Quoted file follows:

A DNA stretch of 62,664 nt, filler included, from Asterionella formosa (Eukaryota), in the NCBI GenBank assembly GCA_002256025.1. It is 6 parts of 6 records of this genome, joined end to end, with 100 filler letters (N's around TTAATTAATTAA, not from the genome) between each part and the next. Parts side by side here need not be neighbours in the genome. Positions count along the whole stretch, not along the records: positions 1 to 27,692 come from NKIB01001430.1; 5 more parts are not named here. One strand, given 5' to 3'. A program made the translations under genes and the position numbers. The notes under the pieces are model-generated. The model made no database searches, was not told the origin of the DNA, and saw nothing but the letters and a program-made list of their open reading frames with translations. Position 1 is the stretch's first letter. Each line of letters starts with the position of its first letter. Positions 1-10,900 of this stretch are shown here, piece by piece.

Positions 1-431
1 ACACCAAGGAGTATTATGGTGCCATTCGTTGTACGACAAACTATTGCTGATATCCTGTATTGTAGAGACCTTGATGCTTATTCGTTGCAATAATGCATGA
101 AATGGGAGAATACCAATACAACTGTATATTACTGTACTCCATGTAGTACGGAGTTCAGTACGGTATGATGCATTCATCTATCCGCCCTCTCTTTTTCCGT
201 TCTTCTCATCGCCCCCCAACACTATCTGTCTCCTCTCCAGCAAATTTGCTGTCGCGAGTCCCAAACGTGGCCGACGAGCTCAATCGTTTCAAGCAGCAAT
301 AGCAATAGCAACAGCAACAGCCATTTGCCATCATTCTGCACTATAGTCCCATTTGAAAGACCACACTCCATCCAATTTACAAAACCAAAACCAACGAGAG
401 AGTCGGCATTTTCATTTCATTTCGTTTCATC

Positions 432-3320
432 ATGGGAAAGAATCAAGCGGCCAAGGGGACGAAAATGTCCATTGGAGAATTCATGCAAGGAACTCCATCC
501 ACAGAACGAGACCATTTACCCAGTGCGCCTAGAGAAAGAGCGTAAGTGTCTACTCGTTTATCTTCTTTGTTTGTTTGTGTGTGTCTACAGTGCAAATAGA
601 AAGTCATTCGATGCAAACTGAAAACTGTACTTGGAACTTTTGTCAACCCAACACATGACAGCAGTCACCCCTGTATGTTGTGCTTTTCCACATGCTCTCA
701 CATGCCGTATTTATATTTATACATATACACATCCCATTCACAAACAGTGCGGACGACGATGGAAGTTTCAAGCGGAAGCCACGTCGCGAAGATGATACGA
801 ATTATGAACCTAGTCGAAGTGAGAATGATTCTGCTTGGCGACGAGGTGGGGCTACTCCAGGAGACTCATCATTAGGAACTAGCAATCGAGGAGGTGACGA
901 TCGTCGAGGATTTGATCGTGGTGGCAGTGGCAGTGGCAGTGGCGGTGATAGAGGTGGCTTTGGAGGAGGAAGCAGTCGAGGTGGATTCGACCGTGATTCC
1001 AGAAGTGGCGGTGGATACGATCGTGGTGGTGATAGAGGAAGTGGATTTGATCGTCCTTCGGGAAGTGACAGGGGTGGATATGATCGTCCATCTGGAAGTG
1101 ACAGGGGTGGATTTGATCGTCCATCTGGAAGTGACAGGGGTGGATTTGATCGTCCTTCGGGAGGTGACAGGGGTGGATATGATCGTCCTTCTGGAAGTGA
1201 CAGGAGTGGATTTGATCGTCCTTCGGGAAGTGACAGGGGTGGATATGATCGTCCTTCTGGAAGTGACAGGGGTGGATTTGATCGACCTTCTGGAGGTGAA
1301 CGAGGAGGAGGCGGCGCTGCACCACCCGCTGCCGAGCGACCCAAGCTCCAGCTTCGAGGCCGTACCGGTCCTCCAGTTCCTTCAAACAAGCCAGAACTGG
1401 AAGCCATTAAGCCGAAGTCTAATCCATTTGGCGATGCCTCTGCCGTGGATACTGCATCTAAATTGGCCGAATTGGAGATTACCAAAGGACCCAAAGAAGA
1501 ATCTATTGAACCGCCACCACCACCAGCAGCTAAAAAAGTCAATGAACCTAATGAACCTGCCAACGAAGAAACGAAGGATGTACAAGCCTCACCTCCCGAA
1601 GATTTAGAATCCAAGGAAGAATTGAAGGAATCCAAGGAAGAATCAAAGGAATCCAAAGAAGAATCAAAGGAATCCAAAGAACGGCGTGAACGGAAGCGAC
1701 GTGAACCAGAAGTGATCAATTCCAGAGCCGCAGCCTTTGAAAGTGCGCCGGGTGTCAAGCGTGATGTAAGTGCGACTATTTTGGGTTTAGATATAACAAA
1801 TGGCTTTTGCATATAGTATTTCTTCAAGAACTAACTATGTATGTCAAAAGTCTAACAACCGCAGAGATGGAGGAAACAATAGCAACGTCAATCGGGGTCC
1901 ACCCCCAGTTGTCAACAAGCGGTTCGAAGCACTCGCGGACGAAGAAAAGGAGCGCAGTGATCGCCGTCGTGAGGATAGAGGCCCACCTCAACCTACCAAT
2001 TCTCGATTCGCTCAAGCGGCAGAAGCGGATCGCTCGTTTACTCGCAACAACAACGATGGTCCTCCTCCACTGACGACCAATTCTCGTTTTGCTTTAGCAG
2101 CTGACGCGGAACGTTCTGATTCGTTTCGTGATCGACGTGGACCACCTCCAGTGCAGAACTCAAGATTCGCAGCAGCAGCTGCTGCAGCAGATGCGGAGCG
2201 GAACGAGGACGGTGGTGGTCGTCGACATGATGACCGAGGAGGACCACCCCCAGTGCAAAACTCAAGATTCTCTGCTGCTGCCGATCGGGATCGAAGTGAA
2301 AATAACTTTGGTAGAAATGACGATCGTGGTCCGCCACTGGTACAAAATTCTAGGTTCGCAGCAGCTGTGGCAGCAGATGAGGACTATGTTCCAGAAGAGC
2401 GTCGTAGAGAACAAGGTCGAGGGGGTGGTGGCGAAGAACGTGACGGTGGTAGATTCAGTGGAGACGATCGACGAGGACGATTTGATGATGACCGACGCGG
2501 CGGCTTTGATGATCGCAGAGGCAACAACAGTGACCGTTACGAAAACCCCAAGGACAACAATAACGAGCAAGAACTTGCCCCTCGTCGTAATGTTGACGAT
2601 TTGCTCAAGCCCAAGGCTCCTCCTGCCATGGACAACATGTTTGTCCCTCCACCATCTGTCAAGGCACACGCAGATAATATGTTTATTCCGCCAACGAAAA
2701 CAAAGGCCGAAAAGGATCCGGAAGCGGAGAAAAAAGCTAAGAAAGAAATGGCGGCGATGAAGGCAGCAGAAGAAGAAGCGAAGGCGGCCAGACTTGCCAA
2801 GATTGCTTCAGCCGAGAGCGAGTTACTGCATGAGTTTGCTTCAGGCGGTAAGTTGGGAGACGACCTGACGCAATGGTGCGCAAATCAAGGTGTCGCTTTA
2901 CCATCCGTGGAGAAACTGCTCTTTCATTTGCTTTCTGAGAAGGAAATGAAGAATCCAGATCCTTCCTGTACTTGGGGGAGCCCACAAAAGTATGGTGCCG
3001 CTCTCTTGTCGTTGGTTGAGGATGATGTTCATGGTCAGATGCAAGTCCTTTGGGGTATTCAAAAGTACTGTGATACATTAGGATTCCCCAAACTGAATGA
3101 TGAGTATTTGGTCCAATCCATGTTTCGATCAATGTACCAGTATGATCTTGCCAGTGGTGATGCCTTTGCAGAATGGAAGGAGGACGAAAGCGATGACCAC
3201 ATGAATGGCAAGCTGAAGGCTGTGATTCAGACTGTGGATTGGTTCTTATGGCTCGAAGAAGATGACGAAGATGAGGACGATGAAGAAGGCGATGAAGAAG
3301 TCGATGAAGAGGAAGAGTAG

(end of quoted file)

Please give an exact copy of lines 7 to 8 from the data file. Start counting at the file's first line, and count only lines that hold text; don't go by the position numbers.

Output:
401 AGTCGGCATTTTCATTTCATTTCGTTTCATC

Positions 432-3320